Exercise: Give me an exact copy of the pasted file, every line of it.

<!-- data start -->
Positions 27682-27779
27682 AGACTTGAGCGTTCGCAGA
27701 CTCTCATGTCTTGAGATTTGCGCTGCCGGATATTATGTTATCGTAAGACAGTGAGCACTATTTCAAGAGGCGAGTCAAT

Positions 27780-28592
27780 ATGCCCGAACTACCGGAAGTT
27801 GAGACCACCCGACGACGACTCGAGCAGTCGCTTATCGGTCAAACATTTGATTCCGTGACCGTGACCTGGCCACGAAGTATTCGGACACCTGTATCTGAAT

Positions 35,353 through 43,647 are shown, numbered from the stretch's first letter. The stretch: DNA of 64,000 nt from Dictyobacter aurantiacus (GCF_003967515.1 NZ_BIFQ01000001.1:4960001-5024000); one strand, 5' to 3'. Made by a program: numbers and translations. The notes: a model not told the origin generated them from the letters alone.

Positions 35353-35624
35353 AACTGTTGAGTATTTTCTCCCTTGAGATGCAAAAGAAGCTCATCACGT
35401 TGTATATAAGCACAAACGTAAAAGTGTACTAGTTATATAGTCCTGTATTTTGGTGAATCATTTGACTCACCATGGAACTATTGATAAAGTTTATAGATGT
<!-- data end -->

Positions 27682-27779
27682 AGACTTGAGCGTTCGCAGA
27701 CTCTCATGTCTTGAGATTTGCGCTGCCGGATATTATGTTATCGTAAGACAGTGAGCACTATTTCAAGAGGCGAGTCAAT

Positions 27780-28592
27780 ATGCCCGAACTACCGGAAGTT
27801 GAGACCACCCGACGACGACTCGAGCAGTCGCTTATCGGTCAAACATTTGATTCCGTGACCGTGACCTGGCCACGAAGTATTCGGACACCTGTATCTGAAT

Positions 35,353 through 43,647 are shown, numbered from the stretch's first letter. The stretch: DNA of 64,000 nt from Dictyobacter aurantiacus (GCF_003967515.1 NZ_BIFQ01000001.1:4960001-5024000); one strand, 5' to 3'. Made by a program: numbers and translations. The notes: a model not told the origin generated them from the letters alone.

Positions 35353-35624
35353 AACTGTTGAGTATTTTCTCCCTTGAGATGCAAAAGAAGCTCATCACGT
35401 TGTATATAAGCACAAACGTAAAAGTGTACTAGTTATATAGTCCTGTATTTTGGTGAATCATTTGACTCACCATGGAACTATTGATAAAGTTTATAGATGT